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Wildlife in Svalbard

Svalbard’s vast landscapes of rock, ice and sea provide a home for a remarkably diverse batch of inspiring creatures.

4 mins read

Sitting less than 600 nautical miles from the Geographical North Pole, Svalbard’s landscapes are typical of the High Arctic. Majestic fjords slice between ice-capped mountain ranges, and glaciers stretch for miles. In the tundra, vegetation finds a way through the permafrost. This pristine Arctic wilderness is home to some fascinating creatures.

Braving the tundra

As indicated by its name, the Svalbard reindeer is endemic to Svalbard. It’s the only reindeer subspecies to be found on the archipelago, with herds present in the unglaciated tundra of almost every island. They’re easily identified by their majestic antlers, and during much of the summer, you can see these antlers in different stages of growth.

Overeating in the summer

Winter in the High Arctic is a difficult time for a herbivore. Access to food is limited, and what they do manage to find may be of low quality. A Svalbard reindeer therefore makes good use of the summer, constantly grazing on the lush vegetation of the tundra. Similar to animals that hibernate in the winter, it builds up fat reserves that it can burn through when times are tough in the colder months.

The Arctic fox can also be found all across Svalbard. It has thick white fur throughout the winter, but in summer, look out for a shorter coat of brown or grey fur. This darker coat matches the rocks and plants of the summer tundra, providing camouflage when there’s less snowfall.

Arctic avians

Svalbard truly is a haven for birds, providing prime annual breeding spots for 41 species of seabird. Keep an eye out for Black Guillemots and Common Eiders drifting across the calm water of the fjords, and Brünnich's Guillemots breeding on the steep sea cliffs. Listen out for the squawk of the Glaucous gulls and the chirping of a flock of Little Auks. With an average length of 20 centimetres, this is the smallest auk species, and it can be found nesting almost everywhere in Svalbard.

A long-haul flight

About 40% of all bird species are migratory, but none match the migration of the Arctic Tern. It hatches in summer in the Arctic Circle, then leaves its breeding ground and flies all the way to the opposite side of the world, wintering in the Antarctic Circle. This distance of 30,000 kilometres is increased by the non-linear migration pattern, meaning that the Arctic Tern has the longest recorded migration of all birds.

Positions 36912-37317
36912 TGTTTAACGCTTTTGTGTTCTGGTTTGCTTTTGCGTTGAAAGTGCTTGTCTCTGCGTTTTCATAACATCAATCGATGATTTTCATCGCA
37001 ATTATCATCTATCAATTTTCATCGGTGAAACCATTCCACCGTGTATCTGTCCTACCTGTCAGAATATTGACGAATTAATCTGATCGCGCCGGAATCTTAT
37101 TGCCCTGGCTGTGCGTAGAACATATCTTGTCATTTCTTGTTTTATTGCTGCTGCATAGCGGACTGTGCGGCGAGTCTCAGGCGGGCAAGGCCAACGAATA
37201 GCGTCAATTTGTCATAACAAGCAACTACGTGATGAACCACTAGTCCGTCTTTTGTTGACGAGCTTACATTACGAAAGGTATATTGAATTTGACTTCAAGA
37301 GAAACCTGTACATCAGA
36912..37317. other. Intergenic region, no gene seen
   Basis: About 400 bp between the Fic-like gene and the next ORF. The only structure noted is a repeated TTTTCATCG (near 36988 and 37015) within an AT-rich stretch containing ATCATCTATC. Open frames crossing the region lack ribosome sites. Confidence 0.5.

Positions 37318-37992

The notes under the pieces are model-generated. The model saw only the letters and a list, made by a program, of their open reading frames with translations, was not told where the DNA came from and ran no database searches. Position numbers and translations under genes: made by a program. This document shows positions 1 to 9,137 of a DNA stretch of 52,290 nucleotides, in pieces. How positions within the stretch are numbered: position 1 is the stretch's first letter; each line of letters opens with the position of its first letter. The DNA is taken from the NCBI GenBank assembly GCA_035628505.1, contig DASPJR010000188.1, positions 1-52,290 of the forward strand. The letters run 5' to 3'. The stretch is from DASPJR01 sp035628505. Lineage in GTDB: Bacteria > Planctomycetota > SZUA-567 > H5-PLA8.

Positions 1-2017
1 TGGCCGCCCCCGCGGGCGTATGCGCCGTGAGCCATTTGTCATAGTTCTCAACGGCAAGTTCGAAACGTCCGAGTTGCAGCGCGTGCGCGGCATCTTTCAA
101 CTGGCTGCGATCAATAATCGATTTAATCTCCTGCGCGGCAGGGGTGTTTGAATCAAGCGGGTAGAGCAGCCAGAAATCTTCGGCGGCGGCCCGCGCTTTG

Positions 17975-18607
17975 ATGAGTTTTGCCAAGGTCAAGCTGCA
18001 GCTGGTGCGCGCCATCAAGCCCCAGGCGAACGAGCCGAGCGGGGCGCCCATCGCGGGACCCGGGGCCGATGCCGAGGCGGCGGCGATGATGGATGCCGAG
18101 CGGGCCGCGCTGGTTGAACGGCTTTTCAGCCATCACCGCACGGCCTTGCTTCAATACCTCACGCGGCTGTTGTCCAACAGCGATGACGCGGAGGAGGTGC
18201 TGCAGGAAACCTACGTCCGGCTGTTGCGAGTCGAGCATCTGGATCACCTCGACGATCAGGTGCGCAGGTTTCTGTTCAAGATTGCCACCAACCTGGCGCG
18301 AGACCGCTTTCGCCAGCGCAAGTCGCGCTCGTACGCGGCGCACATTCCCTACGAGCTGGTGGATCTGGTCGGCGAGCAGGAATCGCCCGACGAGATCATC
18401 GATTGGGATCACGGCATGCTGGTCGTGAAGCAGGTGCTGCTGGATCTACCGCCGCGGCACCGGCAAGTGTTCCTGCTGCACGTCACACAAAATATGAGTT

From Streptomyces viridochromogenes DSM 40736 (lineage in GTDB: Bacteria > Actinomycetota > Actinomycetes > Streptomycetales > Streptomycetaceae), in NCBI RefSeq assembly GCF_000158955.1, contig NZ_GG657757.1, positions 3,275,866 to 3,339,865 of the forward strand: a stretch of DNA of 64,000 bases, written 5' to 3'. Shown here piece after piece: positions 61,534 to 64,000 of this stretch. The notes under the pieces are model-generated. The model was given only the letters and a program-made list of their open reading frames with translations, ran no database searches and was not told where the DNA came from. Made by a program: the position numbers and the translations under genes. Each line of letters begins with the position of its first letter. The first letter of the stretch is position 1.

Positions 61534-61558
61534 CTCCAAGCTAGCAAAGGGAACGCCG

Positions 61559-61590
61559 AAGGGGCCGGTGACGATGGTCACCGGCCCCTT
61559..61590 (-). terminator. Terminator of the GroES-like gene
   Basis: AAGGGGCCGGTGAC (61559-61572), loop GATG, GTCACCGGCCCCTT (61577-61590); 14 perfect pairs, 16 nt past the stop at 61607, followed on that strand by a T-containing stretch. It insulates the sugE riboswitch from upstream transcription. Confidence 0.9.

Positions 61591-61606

Aquatic acrobats

The cold waters of Svalbard are home to several whale species. Beluga and minke whales are most common, but humpback and fin whales are also regularly seen. These immense sea mammals are surprisingly agile, sometimes throwing their entire bodies out of the water in an impressive acrobatic display.

You might even encounter the mighty blue whale, the largest animal that has ever lived on Earth. This ocean giant can blow up to 10 metres into the air through its blowhole, and it emits the loudest and deepest sound of any creature.

Pinniped paradise

Swimming in the waters of Svalbard are walruses and many species of true seal. These remarkable marine mammals are well adapted to life in the icy water. A thick layer of blubber insulates them from the cold, their nostrils close up while they dive, and they can even eat underwater! You might see bearded seals in a shallow bay, or shy ringed seals hauled out on the ice.

King of the Arctic

The polar bear is an iconic symbol of the North Pole. These solitary bears tower over adult humans, standing at a height of up to 10 feet (about 3 metres). With brilliant white fur that reflects the sunlight, they’re certainly an unforgettable sight. From a safe distance, you might catch a glimpse of one of these rare apex predators stalking a seal beside a glacier or swimming from one ice floe to another.

Strong swimmers

The only bears to be considered marine mammals, polar bears spend most of their lives on the sea ice. Their insulating layer of fat helps to keep them afloat while they swim. The longest known distance swam by a polar bear without stopping is 687 kilometres, completed over nine days! Although the bear survived the trip, she lost 22% of her body weight, as well as the cub she’d been carrying.

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Penguins perched on the ice of Cuverville Island, Antarctica. Credit: Espen Mills / HX Hurtigruten Expeditions

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